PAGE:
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Honesty

Methods for Encouraging Academic Honesty
by

Misty Cobb

on 17 May 2013

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Transcript of Honesty

Honesty Methods for
Encouraging Academic Honesty 1 in 5 The number of students who admit to cheating copying from another student on a test or exam
using unauthorized crib or cheat notes
helping someone else to cheat on a test or exam
using an unauthorized electronic device to obtain information during a test or exam ~ McCabe (2005) 39,900 hits academic honesty online courses The Shadow Scholar http://chronicle.com/article/The-Shadow-Scholar/125329/ Cheating Countermeasures:

Honor code/code of conduct
Course and assessment design
Proctoring (both human and web-based)
Other technology A majority of students and instructors it is (Kennedy, Nowak, Raghuraman, Thomas, & Davis, 2000) faculty with less experience teaching online
tend to have this mindset Honor Code/Codes of Conduct Evidence: Fewer students cheat when they must "interact" with an honor code/code of conduct. When combined with other measures the increase in academic honesty is more significant.

Students who do not cheat state that the presence of a "moral anchor", such as an ethical professor, is important. (Burns, 2009; Mastin, Peszka, & Lilly, 2009; McCabe & Pavela, 2004) Course and assessment design Evidence:
Fewer than 2/3 of faculty put any information in their syllabi about expectations
44% have ignored at least one suspected incident of cheating (Harmon, Lambrinos, & Buffolino; 2010; McCabe & Pavela, 2004; Rowe, 2004; Sibberson, 2009) Proctoring (human) Evidence: Research indicates that cheating was taking place in the online environment; instances of cheating were minimized by employing proctored online exams. (Harmon & Lambrinos, 2008) (Mirza & Staples, 2010) Evidence: A majority of study participants felt that web proctoring was effective in preventing cheating Proctoring (web) http://www.cnn.com/video/#/video/us/2009/09/04/costello.outsourcing.homework.cnn Klien, H. A., Levenburg, N. M., McKendall, M., & Mothersell, W. (2007). Cheating During the College Years: How Do Business Students Compare? Journal of Business Ethics, 72, 197-206.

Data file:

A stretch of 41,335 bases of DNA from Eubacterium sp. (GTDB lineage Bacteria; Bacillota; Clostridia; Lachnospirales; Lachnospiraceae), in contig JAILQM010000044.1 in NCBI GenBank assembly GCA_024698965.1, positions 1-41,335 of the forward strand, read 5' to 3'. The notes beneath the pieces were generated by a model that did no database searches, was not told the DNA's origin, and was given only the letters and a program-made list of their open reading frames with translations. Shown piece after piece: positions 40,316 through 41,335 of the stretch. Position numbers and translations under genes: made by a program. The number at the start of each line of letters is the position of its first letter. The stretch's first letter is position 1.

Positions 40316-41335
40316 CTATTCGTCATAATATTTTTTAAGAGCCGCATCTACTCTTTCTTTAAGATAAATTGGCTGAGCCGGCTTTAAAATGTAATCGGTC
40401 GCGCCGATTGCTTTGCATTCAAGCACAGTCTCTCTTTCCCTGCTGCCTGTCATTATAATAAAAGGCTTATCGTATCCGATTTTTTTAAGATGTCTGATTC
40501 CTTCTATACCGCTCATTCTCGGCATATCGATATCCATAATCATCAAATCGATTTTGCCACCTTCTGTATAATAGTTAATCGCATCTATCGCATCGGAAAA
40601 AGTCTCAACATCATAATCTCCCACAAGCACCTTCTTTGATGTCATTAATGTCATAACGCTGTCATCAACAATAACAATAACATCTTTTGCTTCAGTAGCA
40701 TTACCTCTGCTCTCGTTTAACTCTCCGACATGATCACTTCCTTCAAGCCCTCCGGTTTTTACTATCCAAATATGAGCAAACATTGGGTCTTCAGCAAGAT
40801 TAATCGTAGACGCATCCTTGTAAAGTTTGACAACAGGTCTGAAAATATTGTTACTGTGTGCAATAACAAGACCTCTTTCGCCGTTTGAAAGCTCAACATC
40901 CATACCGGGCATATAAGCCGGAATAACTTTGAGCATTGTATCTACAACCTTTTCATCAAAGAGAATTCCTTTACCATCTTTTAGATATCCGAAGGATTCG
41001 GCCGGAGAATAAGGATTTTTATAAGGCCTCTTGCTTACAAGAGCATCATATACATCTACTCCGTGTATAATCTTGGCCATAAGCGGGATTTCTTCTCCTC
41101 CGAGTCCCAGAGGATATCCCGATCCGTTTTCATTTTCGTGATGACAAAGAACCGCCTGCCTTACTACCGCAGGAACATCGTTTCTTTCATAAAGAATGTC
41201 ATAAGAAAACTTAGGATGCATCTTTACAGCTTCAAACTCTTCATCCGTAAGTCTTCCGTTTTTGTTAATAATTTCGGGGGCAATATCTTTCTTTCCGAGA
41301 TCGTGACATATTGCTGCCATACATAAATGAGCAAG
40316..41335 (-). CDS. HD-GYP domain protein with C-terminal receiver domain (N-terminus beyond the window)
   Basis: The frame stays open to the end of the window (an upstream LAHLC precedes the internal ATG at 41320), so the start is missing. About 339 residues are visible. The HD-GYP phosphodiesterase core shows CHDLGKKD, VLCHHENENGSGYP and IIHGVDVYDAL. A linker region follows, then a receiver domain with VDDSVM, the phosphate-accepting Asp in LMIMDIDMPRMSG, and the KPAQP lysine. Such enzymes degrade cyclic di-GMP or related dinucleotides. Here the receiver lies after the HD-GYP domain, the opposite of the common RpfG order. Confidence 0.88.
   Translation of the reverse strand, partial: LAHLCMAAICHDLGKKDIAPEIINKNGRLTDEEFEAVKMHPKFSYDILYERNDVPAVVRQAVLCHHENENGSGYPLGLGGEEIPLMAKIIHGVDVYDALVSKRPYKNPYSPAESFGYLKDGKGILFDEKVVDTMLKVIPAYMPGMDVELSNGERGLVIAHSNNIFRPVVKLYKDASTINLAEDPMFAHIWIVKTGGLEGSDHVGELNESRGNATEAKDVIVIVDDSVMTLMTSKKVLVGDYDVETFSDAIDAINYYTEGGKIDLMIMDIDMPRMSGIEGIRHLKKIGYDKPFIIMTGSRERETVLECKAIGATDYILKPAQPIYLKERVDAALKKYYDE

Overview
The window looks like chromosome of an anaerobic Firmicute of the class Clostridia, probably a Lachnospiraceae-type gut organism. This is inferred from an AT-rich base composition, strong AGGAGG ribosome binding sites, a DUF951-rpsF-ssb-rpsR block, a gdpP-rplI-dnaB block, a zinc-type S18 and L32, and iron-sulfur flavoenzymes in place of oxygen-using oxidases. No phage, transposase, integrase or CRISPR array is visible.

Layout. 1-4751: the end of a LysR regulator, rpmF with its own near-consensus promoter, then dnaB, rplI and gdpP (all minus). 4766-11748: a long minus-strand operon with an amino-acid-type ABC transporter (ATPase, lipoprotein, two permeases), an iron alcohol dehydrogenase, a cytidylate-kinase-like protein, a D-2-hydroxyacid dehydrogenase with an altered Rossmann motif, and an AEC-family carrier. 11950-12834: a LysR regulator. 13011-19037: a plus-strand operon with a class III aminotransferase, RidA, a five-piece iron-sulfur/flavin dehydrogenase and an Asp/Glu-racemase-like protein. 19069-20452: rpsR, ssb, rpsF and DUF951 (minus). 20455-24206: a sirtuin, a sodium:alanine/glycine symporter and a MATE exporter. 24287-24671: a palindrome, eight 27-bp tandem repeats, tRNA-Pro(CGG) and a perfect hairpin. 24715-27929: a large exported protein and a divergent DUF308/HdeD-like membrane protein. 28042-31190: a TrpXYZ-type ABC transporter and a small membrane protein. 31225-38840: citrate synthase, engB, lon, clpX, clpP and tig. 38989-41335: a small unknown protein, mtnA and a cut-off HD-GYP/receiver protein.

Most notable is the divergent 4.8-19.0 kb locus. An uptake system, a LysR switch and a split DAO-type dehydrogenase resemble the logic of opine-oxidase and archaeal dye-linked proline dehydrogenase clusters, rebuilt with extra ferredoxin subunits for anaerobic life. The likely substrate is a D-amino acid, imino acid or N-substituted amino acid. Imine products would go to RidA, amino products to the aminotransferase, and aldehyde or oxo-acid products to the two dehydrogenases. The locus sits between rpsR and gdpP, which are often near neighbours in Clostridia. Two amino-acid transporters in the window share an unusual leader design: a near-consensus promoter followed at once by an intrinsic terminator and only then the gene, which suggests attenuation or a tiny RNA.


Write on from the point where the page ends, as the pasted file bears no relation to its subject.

Mastin, D., Peszka, J., & Lilly, D. (2009). Online academic integrity. Teaching of Psychology, 36(3), 174-8. doi: 10.1080/00986280902739768

McCabe, D.L. & Pavela, G. (2004). Ten (updated) principles of academic integrity: How faculty can foster student honesty. Change, 36(3). Retrieved from
http://www.jstor.org/stable/40177967

McCabe, D.L. (2005). Cheating among college and university students: A North American perspective. International Journal for Educational Integrity, 1, no. 1. Available online at http://www.ojs.unisa.edu.au/journals/index.php/IJEI

McCabe, D. L., Butterfield, K. D., & Trevino, L. K. (2006). Academic Dishonesty in Graduate Business Programs: Prevalence, Causes, and Proposed Action. Academy of Management Learning and Education, 5(3), 294-305.

Mirza, N., & Staples, E. (2010). Webcam as a new invigilation method: Students' comfort and potential for cheating. Journal of Nursing Education, 49(2), 116-19. doi: 10.3928/01484834-20090916-06